TUESDAY: The Dare

BY NORAH WAKULA

Copyright is held by the author.

“IF YOU don’t shut up, I’ll throw this salad on your head.”

The words were out there, and I couldn’t take them back.

My mother hardly missed a beat. She put her fork down on the Formica-topped table, straightened her back to make her just-under-five-foot frame a little taller. She lifted her head a fraction, making her jaw protrude ever so slightly, and stared in, what I’m sure by now, were my 12-year-old glaring green eyes.

“I … dare … you.”

She knew me. She knew these three words could change the course of history. She knew: I never backed down from a dare.

My friends knew it, too.

“I dare you to steal those blue popsicles.”

I did it.

“I dare you to wear blue jeans to school.”

I did it.

“I dare you to kiss Greg Schmalinsky, right on the lips.”

I did it.

Once, I even jumped off a boxcar that was parked at the loading dock at Continental Can.

Afraid?

You bet I was. More afraid than when I was six years old and some kids in the campground at Falcon Lake dared me to dive off the high diving board. Critters were doing the merengue in my belly, but I jumped – both times.

The relationship between my mother and me was a turbulent one — putting it mildly. As my father said, what do you expect when you have two women living under the same roof? One just approaching teen age, the other nearing menopause. And both of them competing for who father likes best.

My mother’s a Scorpio, and like a scorpion, she would lay low and wait for just the right moment to attack. She wouldn’t know the where, the when, or the how of it, but was quick to recognize the opportunity and pounce.

Now me – what you see, is what you get. I couldn’t hide an emotion and neither could I control one.

My mother knew this about me.

It had started out a normal family dinner – my mom and dad, me, and my brother, Walter, my mother’s prince. Eight years older than me, Walter was the kind of guy all the parents in the neighbourhood wanted their sons to grow up to be, and the kind of guy everyone wanted their daughters to marry. Clean cut and polite. When he was 16, Walter won top air cadet of the year award. Unlike me, who hung out on street corners and smoked cigarettes, and a couple of years later would be escorted home from a party by the police.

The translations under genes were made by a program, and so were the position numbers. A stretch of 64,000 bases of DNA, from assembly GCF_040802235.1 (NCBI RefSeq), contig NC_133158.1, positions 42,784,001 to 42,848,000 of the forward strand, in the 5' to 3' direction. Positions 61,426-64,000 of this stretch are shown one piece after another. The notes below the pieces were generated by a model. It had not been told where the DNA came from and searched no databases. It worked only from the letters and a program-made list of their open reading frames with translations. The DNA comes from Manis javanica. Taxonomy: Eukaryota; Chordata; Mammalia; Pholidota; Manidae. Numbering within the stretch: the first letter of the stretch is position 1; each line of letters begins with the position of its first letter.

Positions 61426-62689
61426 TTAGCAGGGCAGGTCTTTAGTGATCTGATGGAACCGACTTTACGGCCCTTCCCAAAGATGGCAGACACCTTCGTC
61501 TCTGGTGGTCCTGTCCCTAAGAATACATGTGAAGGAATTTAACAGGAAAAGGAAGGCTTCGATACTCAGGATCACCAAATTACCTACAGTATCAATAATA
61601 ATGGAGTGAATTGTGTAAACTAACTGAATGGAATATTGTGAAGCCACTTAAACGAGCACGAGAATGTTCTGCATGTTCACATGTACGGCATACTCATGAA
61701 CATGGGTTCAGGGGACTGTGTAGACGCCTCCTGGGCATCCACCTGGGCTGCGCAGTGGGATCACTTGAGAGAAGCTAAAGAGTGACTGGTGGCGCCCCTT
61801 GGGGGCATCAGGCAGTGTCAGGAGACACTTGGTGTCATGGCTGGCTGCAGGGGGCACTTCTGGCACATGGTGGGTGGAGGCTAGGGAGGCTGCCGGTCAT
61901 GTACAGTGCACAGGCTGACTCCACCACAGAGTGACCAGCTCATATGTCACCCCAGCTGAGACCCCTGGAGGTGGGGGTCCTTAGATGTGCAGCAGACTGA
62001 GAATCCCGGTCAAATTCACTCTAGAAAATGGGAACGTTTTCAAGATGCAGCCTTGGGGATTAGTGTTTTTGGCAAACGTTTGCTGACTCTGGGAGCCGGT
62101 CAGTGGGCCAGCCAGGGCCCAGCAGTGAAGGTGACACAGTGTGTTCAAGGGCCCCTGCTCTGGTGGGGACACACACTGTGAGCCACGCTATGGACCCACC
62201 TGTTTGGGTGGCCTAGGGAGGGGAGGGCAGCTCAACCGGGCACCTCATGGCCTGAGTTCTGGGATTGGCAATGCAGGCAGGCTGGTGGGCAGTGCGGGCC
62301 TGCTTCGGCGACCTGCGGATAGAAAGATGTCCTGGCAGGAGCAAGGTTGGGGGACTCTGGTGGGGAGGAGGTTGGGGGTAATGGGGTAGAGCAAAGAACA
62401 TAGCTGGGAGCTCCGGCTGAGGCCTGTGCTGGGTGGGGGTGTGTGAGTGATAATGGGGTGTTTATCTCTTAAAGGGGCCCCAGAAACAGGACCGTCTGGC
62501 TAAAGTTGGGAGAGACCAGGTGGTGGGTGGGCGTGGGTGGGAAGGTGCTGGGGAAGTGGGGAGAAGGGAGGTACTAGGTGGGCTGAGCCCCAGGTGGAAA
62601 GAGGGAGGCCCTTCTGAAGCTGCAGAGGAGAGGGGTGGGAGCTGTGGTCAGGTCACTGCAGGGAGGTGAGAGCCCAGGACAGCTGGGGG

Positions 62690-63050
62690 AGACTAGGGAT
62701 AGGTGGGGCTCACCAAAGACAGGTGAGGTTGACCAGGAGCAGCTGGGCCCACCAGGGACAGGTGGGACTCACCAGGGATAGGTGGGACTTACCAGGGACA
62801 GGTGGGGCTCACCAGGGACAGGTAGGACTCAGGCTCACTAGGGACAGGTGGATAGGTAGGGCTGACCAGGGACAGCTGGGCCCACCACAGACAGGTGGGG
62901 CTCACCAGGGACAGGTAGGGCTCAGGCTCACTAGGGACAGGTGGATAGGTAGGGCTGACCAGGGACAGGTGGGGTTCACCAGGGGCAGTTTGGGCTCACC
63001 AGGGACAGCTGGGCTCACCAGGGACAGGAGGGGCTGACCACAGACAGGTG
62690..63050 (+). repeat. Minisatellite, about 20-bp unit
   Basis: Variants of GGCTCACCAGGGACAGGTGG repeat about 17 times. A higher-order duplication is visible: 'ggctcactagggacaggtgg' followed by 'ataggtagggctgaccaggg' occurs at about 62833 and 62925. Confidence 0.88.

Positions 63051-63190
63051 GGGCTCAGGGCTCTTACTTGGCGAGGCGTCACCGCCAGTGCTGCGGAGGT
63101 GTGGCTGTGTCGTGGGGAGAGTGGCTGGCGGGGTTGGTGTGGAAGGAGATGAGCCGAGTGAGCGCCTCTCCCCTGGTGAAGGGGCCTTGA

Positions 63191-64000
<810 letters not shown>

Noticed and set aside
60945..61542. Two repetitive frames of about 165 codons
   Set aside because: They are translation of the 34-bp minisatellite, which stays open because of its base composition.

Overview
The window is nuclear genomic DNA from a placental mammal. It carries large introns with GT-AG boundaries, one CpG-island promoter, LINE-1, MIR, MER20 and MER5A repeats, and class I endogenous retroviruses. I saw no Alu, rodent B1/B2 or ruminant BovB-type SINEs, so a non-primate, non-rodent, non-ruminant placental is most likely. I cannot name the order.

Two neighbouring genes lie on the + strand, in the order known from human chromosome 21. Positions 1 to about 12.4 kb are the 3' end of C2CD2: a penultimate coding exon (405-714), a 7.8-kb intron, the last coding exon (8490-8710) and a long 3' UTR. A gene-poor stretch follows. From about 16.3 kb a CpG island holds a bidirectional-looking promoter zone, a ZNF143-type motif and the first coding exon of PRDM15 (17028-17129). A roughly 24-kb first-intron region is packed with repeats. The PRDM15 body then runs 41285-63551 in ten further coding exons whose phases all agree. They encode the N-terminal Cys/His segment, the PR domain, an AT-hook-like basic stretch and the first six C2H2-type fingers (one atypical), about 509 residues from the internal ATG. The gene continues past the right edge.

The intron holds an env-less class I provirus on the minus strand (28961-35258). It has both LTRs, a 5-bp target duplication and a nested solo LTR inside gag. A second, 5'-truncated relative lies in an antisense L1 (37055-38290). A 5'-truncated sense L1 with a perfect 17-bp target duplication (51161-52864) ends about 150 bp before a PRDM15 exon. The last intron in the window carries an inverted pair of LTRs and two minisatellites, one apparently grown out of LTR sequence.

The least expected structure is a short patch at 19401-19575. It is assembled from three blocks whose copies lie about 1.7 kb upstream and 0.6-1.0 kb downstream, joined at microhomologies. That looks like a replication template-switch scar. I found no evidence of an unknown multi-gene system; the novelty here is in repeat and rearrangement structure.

What the neighbours didn’t know about was the time Walter and Steve Zabarlo stole my dad’s ’57 Chev from the driveway on the side of the house.

But my dad was my champion. “She’ll get better, Helen. You wait. You’ll see.” And they waited.

What was also normal about the dinner was that by the end of it, my mother and I would be arguing about something. I’ve forgotten the “something” this particular evening, but I do remember she was riding me, riding me hard, and she wouldn’t stop.

My fingers were just inches from the slightly melted plastic soup bowl we used for our daily salad – iceberg lettuce, a couple of rings of thick sliced Spanish onion and tomatoes picked fresh from our garden. I hadn’t yet drowned it with Thousand Island salad dressing.

Mom, you really didn’t say that? Mom … come on, please …take it back.

No one said a word.

My father didn’t say, “Now stop it you two.” Nor did he say, “How dare you speak to your mother like that? Go to your room. Now!” I imagine my brother was stifling a smile and thinking, “I wonder how this one is going to turn out?”

Those critters were back in my belly but this time they’d bunched themselves into a tight knot.

My fingers curled around the lip of the pink plastic bowl. My jaw clenched firm. Tears pooled up in the corners of my eyes. I stood up and took the one step that put me beside her chair, towering over my mother.

The knot tightened.

Sweat beaded over my entire body and I could taste bile bubbling up from my belly. My arm felt like concrete but I raised it. I tilted the bowl and watched the lettuce, rings of onion, and two wedges of ripe tomatoes tumble out and onto my mother’s cold-wave.

Still holding onto the bowl, I ran to my bedroom. I didn’t make it there before I was sobbing.

But, I’d seen it. Just before I ran. I’d seen the look in my mother’s eyes, and the subtle movement of her mouth. Yes, she was surprised, all right, but that one brief moment I saw it.

Gotcha.

And, I heard her, “See, she really is the devil.”

She had me exactly where she wanted me. She’d won, and we both knew it.

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